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Sometimes I feel guilty that my son is not “worse”

12 Sep

This may sound odd.  It sounds odd to me at least, and I am the one writing it.  Sometimes, when in the presence of other special needs parents, I feel guilty that my son is making good progress.  I feel guilty that my son’s condition is different to theirs.

I suppose this is maybe how people with normally developing children feel when they are around me – although, based on the constant boasting about their child’s most recent achievements, I have never gained this impression.  I may be wrong.  Maybe that is why people say a little too often just how cute Harry is, or how well he’s doing…

For more than a year, my son has been attending a local playgroup run by a special needs school.  It is a fantastic and diverse group – which makes it wonderful, as every child has things they can do well, and things they have trouble with.  Although I don’t compare Harry to other kids, it is difficult not to notice some very obvious differences, especially when around groups of normally developing children.  A pink frangipani in a sea of white roses, whilst beautiful, is very noticeable, as is a child who doesn’t walk or speak, amongst his peers who do.

When asked at playgroup how Harry is progressing, in general, I am thrilled to say he is doing very well.  However, parents have a tendency to ask about issues your children have in common, which can dull the elation and stir feelings of guilt.  For example, the mother of a little boy with a severe epilepsy disorder (Dravet syndrome) will ask how Harry’s going with his seizures, the mother of a little boy with eating and sensory issues will ask how Harry’s progressing with his eating (as he has issues with this), the mother of a little boy with autism learning sign language asks how Harry’s communication and signing is going.  When answering these wonderful ladies, a pang of guilt overtakes my pride and I feel terrible when I reply saying that Harry has remained seizure free for nearly three months, he’s improving with his eating, and he has learned two new signs since playgroup last week.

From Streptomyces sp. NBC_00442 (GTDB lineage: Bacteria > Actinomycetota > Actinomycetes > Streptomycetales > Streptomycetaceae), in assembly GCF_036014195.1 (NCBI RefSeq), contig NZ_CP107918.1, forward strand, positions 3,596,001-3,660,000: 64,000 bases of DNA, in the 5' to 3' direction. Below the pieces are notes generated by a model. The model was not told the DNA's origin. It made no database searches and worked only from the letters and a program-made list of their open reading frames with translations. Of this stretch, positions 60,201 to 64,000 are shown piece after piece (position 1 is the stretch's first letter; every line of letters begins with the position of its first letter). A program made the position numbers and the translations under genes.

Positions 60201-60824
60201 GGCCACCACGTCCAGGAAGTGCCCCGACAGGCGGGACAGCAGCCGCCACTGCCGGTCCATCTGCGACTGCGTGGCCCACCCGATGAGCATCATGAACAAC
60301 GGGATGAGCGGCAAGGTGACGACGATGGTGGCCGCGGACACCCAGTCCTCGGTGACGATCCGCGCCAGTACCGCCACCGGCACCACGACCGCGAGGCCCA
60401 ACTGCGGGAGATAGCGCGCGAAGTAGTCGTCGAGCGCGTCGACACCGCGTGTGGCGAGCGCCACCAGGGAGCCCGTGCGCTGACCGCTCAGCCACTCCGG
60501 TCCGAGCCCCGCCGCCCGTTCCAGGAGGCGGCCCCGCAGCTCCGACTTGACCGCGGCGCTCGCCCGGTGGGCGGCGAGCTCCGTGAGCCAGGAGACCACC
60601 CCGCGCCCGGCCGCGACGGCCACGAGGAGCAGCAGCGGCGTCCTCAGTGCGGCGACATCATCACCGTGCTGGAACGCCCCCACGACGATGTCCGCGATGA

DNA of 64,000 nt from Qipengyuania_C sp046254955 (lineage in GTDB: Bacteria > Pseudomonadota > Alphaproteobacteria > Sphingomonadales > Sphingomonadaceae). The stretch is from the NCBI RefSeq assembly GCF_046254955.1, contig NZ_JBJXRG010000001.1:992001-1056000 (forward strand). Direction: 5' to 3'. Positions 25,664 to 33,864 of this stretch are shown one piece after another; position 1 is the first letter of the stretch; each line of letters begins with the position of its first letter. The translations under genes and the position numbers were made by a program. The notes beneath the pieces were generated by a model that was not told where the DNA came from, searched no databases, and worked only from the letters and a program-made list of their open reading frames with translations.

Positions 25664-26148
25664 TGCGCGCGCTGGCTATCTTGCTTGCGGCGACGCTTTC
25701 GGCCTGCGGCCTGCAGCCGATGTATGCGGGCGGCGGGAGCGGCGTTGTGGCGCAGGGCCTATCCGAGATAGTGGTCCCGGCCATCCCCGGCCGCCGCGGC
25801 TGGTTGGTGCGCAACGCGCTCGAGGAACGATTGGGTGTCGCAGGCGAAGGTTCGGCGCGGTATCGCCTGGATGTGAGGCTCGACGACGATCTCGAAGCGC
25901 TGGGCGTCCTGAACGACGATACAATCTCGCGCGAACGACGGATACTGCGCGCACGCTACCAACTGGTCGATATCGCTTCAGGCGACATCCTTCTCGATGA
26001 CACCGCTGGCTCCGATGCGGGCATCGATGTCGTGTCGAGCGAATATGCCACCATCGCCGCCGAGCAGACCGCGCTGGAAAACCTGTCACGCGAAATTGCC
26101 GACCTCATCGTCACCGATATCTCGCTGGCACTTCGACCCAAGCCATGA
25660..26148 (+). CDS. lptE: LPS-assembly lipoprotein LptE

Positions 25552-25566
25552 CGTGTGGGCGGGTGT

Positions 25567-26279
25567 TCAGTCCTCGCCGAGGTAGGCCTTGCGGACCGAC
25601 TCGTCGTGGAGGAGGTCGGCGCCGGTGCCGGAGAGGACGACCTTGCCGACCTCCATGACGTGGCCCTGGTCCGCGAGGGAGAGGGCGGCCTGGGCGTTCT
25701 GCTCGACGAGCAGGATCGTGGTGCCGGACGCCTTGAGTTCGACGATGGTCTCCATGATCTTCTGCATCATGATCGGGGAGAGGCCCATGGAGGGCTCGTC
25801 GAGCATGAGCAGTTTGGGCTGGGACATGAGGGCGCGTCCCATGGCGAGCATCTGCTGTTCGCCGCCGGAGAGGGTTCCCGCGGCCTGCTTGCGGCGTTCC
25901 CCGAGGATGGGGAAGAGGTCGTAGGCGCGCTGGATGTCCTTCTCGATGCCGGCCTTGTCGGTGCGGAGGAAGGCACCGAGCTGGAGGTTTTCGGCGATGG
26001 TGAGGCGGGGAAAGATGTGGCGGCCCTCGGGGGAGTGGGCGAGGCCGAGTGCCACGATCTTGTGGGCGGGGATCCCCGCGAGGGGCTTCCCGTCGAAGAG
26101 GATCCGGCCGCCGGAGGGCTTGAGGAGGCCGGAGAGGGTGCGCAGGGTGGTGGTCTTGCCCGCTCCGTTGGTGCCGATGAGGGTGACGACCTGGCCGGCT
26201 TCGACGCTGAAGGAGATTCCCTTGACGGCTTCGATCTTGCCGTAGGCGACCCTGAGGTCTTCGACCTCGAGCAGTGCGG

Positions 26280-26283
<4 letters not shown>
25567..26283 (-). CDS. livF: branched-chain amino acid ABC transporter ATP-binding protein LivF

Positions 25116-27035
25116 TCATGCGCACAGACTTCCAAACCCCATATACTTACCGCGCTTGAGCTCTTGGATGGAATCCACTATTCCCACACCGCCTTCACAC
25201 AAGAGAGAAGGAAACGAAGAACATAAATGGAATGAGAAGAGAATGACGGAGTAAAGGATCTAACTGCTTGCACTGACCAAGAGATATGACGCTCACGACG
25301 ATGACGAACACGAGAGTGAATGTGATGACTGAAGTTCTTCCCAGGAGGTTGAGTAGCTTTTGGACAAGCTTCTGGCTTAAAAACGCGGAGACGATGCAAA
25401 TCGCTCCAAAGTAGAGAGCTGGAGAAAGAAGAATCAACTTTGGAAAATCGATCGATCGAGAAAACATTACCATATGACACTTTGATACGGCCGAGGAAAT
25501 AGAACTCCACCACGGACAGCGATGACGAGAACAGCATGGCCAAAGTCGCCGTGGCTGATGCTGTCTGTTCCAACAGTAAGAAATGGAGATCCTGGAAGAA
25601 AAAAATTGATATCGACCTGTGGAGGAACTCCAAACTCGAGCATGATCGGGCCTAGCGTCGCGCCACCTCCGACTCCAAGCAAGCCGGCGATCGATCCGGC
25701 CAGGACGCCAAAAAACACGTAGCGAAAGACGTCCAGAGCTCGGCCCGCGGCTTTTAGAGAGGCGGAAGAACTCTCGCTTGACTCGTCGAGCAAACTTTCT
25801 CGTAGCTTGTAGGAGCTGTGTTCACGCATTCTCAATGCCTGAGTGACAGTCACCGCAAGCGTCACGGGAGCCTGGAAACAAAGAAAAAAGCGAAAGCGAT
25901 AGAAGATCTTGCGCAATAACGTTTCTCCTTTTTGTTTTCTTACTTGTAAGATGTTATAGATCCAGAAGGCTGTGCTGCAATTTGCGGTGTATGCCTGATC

I know how it feels when your child isn’t progressing, and I don’t want to boast that my child is doing well when another child is regressing.  I do not feel sorry or pity for these ladies.  I do feel for them though.  I feel compassion. I feel empathy.  More than anything I feel proud.  Proud of their hard work with their children, proud to know them, and proud that they are doing their best to hold it together, day after day – that in itself is a huge and daunting task.  When you are struggling emotionally with your child’s diagnosis, delayed development, fears for their future, sleepless nights, gruelling therapy schedules, and all the rest – and on top of this have to stand up and be an advocate for your child day after day – it is tough.

Maybe it is not guilt that I feel after all.

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1 Comment

Posted by on September 12, 2012 in Uncategorized

 

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One response to “Sometimes I feel guilty that my son is not “worse”

  1. Carolyn

    April 17, 2014 at 9:50 pm

    Yes, yes, yes!! I get this so much! In the Down syndrome groups I am in, one of the key differences between Samara and around 70-80% of others is that she does not have a heart condition. (The actual statistic is 60% of children with DS will have a heart defect, but I think more of those who do have this problem are likely to seek out support groups). And so, I feel guilty that Samara does not have a heart defect! Never mind that she has a degenerative lung condition that is only slightly more common in the DS population compared to the rest of the world. Never mind that her hearing levels are much worse than the “common” hearing losses experienced by kids with DS. never mind that her feeding issues and aspirations/choking, are considered life threatening, and she may have to go to being tube fed. Never mind that there is a possible that her awkward gait, and constantly tripping over her feet may indicate a mild form of CP (she was 9 weeks early). I STILL feel guilty that she doesn’t have a heart condition!

     

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